This morning, as I was relaxing at the water’s edge of Miami Beach, I couldn’t help but eavesdrop on a conversation four teenage kids were having on the beach blankets next to me. They were talking about making a positive difference in the world. And it went something like this…
“It’s impossible to make a difference unless you’re a huge corporation or someone with lots of money and power,” one of them said.
“Yeah man,” another replied. “My mom keeps telling me to move mountains—to speak up and stand up for what I believe. But what I say and do doesn’t even get noticed. I just keep answering to ‘the man’ and then I get slapped back in place by him whenever I step out of line.”
“Repression…” another snickered.
I smiled because I know exactly how they feel. When I was their age, I was certain I was being repressed and couldn’t possibly make a difference in the world. And I actually almost got suspended from school once after I openly expressed how repressed I felt in the middle of the principal’s office.
I Have a Dream
Eventually, one of the kids noticed me eavesdropping and smiling. He sat up, looked at me and said, “What? Do you disagree?” As he waited for a response, the other three kids turned around too.
Rather than arguing with them, I stood up, took an old receipt out of my wallet, ripped it into four pieces, and wrote a different word on each piece. Then I crumbled the pieces into little paper balls and handed a different piece to each one of them. The kids looked noticeably confused.
“Look at the word written on the paper I just handed you and don’t show it to anyone else.” The kids followed my instructions and then glared back up at me. “You have two choices,” I told them. “If your word inspired you to make a difference in this world, then hold onto it. If not, give it back to me so I can recycle the paper.” They all returned their words without hesitation.
I sat down on the sand next to the kids’ beach blankets and carefully laid out the four words they had just returned to me, so they could clearly see me combine the words one at a time to create a simple sentence: “I have a dream.”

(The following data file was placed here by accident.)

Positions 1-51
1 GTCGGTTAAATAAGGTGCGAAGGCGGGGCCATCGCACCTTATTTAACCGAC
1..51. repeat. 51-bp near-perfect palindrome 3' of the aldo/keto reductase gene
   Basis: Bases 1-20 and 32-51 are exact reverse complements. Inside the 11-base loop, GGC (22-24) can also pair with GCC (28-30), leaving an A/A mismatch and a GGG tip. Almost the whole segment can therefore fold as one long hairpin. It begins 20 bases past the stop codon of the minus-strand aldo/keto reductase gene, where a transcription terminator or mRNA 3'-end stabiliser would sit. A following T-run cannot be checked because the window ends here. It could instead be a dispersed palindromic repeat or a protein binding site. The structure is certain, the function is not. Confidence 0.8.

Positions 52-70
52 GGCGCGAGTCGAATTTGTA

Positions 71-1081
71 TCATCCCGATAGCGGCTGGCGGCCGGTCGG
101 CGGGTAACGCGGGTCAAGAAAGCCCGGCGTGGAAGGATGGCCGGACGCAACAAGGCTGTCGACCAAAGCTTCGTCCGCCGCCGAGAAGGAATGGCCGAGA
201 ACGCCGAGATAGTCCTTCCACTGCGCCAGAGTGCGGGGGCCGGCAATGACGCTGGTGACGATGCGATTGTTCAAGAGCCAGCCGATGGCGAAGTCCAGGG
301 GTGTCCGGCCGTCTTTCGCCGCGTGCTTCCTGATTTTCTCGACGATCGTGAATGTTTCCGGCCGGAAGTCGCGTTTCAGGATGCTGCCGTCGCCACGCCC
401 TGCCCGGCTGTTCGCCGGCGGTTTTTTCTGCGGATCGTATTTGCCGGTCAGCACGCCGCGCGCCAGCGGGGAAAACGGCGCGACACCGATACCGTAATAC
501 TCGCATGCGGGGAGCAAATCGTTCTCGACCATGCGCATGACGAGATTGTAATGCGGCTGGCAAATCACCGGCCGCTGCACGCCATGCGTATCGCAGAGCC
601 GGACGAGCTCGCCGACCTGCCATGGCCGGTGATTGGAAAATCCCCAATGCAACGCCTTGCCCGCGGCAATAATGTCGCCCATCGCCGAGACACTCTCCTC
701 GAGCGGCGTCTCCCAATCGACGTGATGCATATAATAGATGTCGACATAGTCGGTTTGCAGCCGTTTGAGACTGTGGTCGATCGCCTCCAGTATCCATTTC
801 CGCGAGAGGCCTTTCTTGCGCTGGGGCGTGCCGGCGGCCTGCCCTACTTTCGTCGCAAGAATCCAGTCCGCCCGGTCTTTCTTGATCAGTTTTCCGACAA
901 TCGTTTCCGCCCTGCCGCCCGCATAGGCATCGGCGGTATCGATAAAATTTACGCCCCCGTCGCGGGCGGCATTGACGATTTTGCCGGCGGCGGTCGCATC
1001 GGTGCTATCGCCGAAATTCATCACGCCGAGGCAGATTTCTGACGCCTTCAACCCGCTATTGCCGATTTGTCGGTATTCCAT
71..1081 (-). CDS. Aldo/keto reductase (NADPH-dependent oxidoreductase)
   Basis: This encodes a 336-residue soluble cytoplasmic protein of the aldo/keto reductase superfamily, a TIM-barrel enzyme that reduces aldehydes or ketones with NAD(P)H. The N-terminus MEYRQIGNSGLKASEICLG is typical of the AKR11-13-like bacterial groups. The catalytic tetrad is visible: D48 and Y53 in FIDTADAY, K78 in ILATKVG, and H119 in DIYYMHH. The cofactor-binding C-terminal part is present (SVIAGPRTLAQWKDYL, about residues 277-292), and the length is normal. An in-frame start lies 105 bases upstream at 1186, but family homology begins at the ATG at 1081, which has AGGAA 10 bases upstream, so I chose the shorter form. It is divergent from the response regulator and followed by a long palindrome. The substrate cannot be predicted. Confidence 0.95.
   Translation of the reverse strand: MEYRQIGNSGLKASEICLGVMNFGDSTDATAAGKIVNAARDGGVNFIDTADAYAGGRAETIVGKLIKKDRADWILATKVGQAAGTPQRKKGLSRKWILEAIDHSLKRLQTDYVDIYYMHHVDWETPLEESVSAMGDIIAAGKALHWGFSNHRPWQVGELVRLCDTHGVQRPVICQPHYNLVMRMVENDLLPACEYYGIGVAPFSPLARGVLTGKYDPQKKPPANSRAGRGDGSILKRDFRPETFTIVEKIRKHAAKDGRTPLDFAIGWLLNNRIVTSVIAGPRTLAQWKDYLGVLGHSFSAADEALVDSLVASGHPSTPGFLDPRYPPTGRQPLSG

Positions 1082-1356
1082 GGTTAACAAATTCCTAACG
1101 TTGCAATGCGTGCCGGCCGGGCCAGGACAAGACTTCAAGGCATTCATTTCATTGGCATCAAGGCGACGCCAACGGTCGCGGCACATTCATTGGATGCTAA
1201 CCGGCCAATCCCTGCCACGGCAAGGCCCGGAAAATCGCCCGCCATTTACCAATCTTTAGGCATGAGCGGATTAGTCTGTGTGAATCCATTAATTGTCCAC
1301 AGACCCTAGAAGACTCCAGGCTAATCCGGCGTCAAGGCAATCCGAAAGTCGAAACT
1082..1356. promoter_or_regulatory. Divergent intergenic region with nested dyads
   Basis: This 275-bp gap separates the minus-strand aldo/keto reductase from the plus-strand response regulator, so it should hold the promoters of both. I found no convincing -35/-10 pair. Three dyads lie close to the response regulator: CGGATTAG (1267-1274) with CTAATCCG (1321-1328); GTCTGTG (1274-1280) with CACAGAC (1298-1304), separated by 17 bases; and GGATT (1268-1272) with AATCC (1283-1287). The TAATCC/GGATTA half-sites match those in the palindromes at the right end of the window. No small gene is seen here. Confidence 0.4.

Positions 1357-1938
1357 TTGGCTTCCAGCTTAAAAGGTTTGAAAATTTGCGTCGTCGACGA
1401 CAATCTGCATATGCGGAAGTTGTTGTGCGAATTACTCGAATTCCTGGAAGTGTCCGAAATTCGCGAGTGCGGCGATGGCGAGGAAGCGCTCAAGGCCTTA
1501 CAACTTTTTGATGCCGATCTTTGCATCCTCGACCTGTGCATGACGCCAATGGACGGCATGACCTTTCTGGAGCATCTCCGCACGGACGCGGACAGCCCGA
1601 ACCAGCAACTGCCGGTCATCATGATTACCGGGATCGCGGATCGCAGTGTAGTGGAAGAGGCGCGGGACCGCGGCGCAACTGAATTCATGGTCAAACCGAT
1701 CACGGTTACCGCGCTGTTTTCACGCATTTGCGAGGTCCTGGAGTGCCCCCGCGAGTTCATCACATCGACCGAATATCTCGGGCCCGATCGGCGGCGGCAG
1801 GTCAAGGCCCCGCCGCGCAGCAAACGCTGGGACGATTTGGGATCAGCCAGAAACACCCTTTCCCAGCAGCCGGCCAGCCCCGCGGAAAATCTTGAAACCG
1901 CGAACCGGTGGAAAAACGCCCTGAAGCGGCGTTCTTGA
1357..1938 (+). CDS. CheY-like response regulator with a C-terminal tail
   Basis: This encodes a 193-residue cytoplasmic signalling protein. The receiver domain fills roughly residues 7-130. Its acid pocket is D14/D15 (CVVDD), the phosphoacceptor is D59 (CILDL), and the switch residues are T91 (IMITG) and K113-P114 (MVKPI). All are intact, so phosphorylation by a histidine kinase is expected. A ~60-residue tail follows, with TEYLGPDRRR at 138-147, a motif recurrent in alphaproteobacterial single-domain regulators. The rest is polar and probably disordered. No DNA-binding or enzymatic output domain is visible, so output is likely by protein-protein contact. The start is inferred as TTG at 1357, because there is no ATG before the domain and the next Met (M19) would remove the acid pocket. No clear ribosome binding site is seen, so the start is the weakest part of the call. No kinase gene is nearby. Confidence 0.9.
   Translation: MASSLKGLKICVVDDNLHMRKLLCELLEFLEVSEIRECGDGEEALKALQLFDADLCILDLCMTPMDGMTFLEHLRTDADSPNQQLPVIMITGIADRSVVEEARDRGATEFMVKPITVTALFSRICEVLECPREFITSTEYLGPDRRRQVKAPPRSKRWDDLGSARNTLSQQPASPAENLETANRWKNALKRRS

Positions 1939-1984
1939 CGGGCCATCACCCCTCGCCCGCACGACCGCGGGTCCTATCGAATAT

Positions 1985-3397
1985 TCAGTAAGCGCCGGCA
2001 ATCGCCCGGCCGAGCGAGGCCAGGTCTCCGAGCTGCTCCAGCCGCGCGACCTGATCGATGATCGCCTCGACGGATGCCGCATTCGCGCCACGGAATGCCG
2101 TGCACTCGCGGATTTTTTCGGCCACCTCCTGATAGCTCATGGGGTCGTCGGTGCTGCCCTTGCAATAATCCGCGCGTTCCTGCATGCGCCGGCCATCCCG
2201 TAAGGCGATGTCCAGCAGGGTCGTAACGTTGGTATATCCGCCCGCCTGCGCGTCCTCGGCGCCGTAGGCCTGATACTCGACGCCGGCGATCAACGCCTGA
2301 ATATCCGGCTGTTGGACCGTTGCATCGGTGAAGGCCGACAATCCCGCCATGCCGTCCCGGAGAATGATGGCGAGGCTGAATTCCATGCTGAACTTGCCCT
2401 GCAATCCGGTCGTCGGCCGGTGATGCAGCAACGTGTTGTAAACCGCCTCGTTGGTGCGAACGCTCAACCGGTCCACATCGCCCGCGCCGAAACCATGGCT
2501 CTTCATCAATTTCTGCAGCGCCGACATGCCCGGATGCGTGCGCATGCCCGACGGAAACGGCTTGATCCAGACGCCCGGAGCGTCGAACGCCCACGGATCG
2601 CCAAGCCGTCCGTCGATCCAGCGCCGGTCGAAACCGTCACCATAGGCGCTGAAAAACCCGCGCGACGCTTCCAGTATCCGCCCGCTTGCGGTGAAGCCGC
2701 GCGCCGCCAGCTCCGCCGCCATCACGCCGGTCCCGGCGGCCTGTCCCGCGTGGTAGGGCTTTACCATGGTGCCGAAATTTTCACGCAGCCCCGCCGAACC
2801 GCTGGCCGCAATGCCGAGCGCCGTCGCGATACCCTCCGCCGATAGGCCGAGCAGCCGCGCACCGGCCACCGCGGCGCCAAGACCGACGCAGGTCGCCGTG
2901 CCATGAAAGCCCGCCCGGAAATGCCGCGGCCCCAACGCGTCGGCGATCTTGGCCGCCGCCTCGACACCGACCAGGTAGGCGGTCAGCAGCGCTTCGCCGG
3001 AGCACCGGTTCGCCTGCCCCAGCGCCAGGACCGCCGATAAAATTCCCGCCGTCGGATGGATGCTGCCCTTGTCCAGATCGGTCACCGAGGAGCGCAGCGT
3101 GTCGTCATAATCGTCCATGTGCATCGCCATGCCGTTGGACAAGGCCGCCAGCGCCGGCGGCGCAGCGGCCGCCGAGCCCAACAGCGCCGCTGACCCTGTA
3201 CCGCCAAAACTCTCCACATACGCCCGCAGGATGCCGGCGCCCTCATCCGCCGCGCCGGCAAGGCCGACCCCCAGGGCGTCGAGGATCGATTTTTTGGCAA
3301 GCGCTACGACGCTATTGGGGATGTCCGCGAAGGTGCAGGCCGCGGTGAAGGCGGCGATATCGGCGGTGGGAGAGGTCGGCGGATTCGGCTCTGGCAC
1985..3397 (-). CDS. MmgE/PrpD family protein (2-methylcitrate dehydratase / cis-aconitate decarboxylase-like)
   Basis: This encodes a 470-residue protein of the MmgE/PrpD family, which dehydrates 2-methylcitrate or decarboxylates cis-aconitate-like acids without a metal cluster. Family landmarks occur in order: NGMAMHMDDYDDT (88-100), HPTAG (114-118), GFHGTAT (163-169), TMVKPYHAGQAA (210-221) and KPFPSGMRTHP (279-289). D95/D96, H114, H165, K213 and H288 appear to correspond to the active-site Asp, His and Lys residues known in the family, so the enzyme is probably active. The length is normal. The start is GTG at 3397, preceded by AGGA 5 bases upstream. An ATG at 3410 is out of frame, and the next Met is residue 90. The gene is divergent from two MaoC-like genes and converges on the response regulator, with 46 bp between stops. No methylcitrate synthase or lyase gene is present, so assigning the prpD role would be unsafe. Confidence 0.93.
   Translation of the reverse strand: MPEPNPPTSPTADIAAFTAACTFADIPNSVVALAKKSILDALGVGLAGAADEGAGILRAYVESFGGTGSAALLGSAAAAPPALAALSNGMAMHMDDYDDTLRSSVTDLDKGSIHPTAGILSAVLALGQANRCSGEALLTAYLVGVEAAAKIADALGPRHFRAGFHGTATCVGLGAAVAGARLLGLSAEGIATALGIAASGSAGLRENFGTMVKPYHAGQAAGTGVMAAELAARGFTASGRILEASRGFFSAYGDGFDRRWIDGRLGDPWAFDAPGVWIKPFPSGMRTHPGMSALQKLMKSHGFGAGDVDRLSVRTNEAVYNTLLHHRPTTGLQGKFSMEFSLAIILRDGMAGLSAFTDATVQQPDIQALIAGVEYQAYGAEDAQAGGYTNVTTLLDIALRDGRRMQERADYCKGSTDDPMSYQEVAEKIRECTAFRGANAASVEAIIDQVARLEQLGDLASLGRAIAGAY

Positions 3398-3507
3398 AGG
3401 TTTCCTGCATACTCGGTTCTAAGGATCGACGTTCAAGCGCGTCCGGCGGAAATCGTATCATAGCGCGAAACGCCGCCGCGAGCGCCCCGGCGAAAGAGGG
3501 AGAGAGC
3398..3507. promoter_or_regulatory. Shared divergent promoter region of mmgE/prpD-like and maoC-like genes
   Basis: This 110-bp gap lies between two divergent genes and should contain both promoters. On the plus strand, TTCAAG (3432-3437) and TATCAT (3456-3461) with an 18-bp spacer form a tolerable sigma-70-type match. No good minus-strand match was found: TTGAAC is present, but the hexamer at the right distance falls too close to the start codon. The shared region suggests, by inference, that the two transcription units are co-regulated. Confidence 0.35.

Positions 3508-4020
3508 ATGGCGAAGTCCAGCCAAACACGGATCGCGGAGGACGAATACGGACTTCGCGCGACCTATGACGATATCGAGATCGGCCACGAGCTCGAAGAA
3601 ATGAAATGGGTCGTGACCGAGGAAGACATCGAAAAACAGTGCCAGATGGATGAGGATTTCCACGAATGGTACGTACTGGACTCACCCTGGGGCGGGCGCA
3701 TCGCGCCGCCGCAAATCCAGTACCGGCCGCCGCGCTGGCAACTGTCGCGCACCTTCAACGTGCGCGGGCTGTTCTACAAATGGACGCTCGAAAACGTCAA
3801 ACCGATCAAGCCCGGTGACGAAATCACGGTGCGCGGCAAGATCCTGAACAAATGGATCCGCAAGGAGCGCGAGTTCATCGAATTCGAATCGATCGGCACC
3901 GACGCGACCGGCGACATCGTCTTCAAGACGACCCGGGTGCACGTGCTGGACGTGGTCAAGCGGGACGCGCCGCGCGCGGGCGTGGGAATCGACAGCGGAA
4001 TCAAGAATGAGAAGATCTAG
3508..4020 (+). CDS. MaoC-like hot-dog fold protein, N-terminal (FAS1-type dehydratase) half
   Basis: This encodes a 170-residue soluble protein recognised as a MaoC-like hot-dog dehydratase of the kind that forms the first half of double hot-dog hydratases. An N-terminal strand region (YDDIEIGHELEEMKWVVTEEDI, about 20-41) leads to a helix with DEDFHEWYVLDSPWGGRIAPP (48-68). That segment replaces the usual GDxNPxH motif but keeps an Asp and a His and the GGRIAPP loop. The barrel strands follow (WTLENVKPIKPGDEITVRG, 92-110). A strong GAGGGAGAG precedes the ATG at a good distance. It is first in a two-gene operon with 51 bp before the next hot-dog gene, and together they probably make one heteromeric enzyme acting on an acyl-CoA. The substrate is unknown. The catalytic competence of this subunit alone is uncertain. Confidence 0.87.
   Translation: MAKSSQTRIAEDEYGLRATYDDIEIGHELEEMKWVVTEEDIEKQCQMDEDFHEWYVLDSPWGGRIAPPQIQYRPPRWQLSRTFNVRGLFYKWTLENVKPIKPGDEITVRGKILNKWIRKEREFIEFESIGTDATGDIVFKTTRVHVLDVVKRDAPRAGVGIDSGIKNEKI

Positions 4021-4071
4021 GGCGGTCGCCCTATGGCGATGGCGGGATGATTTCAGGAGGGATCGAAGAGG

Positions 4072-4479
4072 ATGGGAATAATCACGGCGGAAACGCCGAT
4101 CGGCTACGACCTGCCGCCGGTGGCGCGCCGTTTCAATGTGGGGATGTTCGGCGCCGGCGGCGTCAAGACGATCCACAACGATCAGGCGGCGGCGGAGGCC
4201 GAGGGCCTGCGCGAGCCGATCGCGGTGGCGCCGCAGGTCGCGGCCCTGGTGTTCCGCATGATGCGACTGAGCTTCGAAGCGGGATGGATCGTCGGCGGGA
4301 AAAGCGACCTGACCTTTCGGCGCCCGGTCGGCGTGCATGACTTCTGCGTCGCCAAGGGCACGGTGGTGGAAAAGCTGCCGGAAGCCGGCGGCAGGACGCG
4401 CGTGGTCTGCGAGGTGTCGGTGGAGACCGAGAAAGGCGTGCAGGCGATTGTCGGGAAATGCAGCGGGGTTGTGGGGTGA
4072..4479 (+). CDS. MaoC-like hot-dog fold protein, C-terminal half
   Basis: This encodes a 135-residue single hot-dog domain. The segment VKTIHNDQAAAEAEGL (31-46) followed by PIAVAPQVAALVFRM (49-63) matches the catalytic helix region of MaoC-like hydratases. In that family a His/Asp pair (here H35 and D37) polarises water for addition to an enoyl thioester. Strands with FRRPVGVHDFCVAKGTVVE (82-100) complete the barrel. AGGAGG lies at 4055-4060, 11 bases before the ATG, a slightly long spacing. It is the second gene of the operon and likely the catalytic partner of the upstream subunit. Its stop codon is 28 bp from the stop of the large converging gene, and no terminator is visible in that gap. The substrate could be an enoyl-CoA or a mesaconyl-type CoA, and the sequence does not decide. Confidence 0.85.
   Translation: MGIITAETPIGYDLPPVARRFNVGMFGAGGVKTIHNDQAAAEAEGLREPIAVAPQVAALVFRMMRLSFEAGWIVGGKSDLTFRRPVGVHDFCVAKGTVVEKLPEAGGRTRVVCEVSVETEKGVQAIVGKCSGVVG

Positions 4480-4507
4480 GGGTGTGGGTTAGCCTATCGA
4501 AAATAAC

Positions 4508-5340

“Dude, that’s Martin Luther King Jr.,” one of the kids said.
“How did you know that?” I asked.
“Everyone knows Martin Luther King Jr.” the kid snarled. “He has his own national holiday, and we all had to memorize his speech in school last year.”
“Why do you think your teachers had you memorize his speech?” I asked
“I don’t really care!” the kid replied. His three friends shook their heads in agreement. “What does this have to do with us and our situation?”
“Your teachers asked you to memorize those words, just like thousands of teachers around the world have asked students to memorize those words, because they have inspired millions of people, repressed or otherwise, to dream of a better world and take action to make their dreams come true. Do you see where I’m going with this?”
“Man, I know exactly what you’re trying to do and it’s not going to work, alright?” the fourth kid said, who hadn’t spoken a word until now. “We’re not going to get all inspired and emotional about something some dude said fifty years ago. Our world is different now. And it’s more screwed up than any us can even begin to imagine, and there’s little you or I can do about it. We’re too small, we’re nobodies!”
Together is How
I smiled again because I once believed and used to say similar things. Then, after holding the smile for a few seconds, I said, “On their own, ‘I’ or ‘have’ or ‘a’ or ‘dream’ are just words. Not very compelling or inspiring. But when you put them together in a certain order, they create a phrase that has been powerful enough to move millions of people to take positive action—action that changed laws, perceptions, and lives. You don’t need to be inspired or emotional to agree with this, do you?”